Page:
Historic Shelby County captured

From left, Stacy Gill Perry, photographer/artist, and Sandra Annonio, with the Shelby County Arts Council. (Contributed)

From left, Stacy Gill Perry, photographer/artist, and Sandra Annonio, with the Shelby County Arts Council. (Contributed)

By CATHERINE MOORE / Community Columnist
The strains of live piano music followed visitors through the new exhibit at the Shelby County Arts Council, “Historic Shelby County: An Artistic Perspective.” The exhibit featured local photographers Hank Siegel, Paris Farzad, Rachel Brown Fowler and Stacy Gill Perry.
Many images in Shelby County hold significant historic value, and these local photographers captured different perspectives that represented how they saw Shelby County’s history in the people, the buildings and in nature.
Stacy Gill Perry, an Auburn University graduate with a background in architecture, took what some may consider sterile substances or cold, unemotional objects and brought them to life. Her photographs contributed a unique perspective on common sights found in Shelby County.
“History is often thought of as a collection of dates and events that are often hard to identify with on a personal level…I find myself imagining the lives of those that came before and the materials they created and used daily,” Perry explained. “I am in constant amazement of how the same substances used then to shelter, clothe and inspire have shaped our lives today.”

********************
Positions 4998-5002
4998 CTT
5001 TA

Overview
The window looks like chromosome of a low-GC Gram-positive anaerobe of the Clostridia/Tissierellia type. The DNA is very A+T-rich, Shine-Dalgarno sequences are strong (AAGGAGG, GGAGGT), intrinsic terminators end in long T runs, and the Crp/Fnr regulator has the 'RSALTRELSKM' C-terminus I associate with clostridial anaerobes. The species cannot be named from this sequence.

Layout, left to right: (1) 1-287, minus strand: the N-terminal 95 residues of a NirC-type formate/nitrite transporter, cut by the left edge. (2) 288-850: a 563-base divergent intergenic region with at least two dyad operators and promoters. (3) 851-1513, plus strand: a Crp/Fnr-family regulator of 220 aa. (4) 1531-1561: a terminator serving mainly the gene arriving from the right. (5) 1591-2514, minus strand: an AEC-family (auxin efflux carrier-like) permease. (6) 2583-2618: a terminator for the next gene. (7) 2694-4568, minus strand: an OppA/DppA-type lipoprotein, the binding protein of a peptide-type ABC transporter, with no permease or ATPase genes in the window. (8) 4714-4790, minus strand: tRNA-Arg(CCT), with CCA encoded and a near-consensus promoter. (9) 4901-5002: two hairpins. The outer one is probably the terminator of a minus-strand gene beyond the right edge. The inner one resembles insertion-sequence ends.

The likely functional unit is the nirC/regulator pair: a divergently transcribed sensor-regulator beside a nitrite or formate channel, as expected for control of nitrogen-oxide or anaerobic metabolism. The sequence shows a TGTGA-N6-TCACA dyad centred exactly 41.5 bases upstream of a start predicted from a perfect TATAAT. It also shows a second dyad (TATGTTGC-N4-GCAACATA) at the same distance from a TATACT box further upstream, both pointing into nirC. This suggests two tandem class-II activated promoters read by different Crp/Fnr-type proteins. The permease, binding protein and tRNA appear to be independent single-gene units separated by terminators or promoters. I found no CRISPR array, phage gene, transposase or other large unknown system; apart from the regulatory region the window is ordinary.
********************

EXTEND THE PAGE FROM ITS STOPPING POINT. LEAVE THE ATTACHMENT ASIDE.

The work displayed at the exhibit represented the rich history and portraits of Shelby County. Also included were the works of local quilting and ceramic artists, as well as the work of Sandra Annonio, one of the Shelby County Arts Council’s very own. Each of the artists sparked the imagination of visitors through their unique and thought-provoking imagery.
The exhibit left visitors with feelings of reflection and perspective. Perry’s work, displaying images of tactile elements in Shelby County, was simple but denoted a colorful history. As she stated, “These elements of steel, cotton, concrete and brick have stood the test of time and continue to tell the stories of days gone by in Shelby County.”
The Exhibit will be on display until Nov. 3, 2014. Gallery Hours Monday – Thursday,10 a.m. – 5 p.m. For more information on upcoming events and classes at the Shelby County Arts Council visit Shelbycountyartscouncil.com or call 669-0044.